Join Our Members

Herb Superfoods

Nettle: Bowel Buster

A cup of warm water followed by a cup of nettle cup teat first thing in the morning will get you going in the bowel department. Nettle also cleanses the liver and helps keep infections at bay. You can eat young nettle leaves in spring - they are rich in vitamins and minerals. Cook and use in the same way as spinach and use in salads - once cooked, they no longer sting. When you're picking young nettles, remember to choose an area well away from roads and other pollutants. Alternatively drink 2 cups of nettle tea daily or take as a tincture. It's a superb pick me up in the middle of the day. For men with prostate problems, start drinking 2-3 cups daily.

Aloe Vera: Digestion Reliever

Aloe is used for digestive disorders, bloating, gas and flatulence. Take approcimately 1 tablespoon daily or follow directions on bottle. Mix with apple or fruit juice for a more pleasant taste.

Siberian Ginseng: Stress Combatter

Ginseng is one of the oldest known herbal remedies, having been used as an energizing tonic for thousands of years. it's a rejuvenative herb that works by nourishing tired blood and helping the body adapt to stress. In clinical practice, it has been found to have particularly beneficial to patients during or after illness and just after surgery for its restorative and anti infection qualities. It is also excellent for preventing or alleviating jet lag. Drink as a tea, 1 cup daily, or in capsule or tincture form.

Echinacea: Lymph Mover

Now available everywhere due to its soaring popularity in recent years, echinacea is a household name when it comes to warding off the common cold. The reason that I like it so much is because it moves the fluid inside the body called lymph. Lymph runs parallel to the bloodstream and carries toxins out of the body. Unless you exercise daily, lymph won't move enough. Echinacea can come to the rescue. Take in liquid or capsule form, for 2-3 week periods, then take a break.

Sea Vegetables

Seaweed has been eaten for thousands of years in the Orinet. It's surprisingly tasty and it has even been noticed that two major supermarket chains in the UK are now selling 'crispy seaweeds' in their cooler sections.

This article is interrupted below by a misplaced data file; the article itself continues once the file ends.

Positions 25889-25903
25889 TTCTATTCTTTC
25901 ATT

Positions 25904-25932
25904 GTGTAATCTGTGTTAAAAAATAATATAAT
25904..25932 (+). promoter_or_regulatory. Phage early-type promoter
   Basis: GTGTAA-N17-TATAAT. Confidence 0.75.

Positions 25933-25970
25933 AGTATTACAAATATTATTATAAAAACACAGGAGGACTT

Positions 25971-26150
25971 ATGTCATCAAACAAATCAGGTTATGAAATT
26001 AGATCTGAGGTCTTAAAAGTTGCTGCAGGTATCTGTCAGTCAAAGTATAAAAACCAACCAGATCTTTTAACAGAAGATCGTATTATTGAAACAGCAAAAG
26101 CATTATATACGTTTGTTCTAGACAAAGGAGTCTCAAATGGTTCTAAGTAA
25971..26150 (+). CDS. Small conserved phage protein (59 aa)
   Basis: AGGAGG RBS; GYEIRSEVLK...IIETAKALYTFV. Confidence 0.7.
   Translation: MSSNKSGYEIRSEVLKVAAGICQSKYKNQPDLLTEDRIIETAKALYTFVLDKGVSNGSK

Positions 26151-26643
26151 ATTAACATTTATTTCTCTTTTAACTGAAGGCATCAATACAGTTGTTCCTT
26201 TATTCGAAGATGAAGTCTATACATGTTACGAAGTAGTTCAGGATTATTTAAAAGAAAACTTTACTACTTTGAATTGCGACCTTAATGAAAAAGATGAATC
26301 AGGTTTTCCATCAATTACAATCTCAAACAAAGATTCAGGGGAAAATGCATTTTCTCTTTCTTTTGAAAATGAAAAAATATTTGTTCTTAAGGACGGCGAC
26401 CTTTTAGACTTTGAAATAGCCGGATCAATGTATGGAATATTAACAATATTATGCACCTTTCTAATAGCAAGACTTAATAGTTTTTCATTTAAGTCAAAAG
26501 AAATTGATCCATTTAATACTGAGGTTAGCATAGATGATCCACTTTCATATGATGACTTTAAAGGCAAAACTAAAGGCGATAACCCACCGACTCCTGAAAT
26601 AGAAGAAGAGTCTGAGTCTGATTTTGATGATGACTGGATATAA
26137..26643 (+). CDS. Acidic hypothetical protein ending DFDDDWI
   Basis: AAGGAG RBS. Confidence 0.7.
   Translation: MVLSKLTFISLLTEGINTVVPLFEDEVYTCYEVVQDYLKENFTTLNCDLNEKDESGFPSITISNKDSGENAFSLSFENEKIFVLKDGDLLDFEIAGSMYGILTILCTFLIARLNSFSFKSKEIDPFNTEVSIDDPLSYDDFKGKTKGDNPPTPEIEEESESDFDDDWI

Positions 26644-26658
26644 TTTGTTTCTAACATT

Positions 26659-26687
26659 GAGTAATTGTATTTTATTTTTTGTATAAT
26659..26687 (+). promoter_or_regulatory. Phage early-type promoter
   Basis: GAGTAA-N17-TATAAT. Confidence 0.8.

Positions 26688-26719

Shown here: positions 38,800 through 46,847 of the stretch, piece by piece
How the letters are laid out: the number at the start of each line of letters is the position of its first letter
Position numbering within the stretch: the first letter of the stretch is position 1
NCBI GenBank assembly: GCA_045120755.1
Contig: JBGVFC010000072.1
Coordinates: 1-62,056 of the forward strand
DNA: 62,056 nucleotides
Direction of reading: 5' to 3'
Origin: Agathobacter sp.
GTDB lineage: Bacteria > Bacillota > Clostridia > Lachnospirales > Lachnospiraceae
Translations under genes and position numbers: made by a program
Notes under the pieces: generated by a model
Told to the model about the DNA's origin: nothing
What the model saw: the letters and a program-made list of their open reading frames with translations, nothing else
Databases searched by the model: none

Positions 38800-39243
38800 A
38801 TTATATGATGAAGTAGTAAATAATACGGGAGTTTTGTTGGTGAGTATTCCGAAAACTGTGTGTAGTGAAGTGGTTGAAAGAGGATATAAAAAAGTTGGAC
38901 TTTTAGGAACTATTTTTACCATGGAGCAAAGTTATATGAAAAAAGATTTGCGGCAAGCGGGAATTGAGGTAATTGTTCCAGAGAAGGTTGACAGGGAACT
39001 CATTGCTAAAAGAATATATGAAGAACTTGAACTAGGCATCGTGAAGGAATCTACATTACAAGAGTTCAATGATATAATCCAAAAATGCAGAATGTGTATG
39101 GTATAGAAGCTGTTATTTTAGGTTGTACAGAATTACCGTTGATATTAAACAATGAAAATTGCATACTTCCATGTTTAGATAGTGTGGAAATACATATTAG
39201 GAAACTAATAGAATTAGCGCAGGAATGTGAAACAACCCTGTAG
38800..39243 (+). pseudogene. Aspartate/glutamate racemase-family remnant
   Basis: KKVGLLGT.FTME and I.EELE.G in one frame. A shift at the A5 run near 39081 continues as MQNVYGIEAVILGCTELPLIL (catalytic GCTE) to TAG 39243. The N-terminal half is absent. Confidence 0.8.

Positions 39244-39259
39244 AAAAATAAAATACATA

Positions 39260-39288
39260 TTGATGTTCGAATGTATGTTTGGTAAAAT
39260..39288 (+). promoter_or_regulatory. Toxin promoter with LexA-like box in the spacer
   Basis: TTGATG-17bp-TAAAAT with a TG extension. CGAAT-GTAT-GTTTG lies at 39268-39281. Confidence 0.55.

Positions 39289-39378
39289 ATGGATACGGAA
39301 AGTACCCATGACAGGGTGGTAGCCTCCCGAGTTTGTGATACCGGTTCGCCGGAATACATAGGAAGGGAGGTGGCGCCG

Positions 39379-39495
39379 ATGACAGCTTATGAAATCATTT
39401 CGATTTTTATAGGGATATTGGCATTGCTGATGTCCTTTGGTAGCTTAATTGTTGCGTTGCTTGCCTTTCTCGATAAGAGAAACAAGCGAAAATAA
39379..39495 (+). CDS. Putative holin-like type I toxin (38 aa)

Sea vegetables contain more minerals than any other food source. These sea veggies can contain up to ten times more clacium than milk and eight times as much as iron as beef. There are three types according to how much exposure to light they have recieved. Brown types of seaweed, now widely available in healthfood stores and Japanese and other oriental food outlets, include wakame (a constituent of miso soup), kombu and arame. Red seaweed, used as food, includes dulse (particularly linked with cholesterol reduction). Green seaweed includes nori (often used to wrap sushi). Usually solid in dried form, all you need to do is rinse and soak them and they'll become soft again. They can be used to flavour all sorts of dishes. Try to incorporate them into your diet a couple of times a week.

Arame
Consists of brown stringy strands. Works well when cooked with root vegetables, such as squash, parsnips and yams. Just soak the arame for five minutes until ready to use.

Dulse
Red-purple in colour with smooth flat leaves. Unique spice-like nutty flavour, mild in taste and a great addition to salads as there's no need to cook it (be sure to wash it cerefully).

Nori
Mostyly from Japan, Nori is probably best known for being wrapped around sushi. It varies in colour and is sold in thin flat rectangular sheets. Add it to soups and rice dishes, or use it for making sushi. There's no need to soak it as it's ready to use.

Wakame
It has a sweet flavour and you can actually use it in sandwiches instead of lettuce. Soak for five minutes.

Hijiki
Black, firm and nutritionally rich but quite strong tasting. Soak for twenty minutes then rinse - you will only need a small amount as it swells up hugely.

Kelp
Kelp is available in powder or tablet form if you don't like the idea of eating sea vegetables. It is also used as a seasoning.

Kombu
Used for centuries as a flavour enhancer and food tenderizer, and makes food more digestible.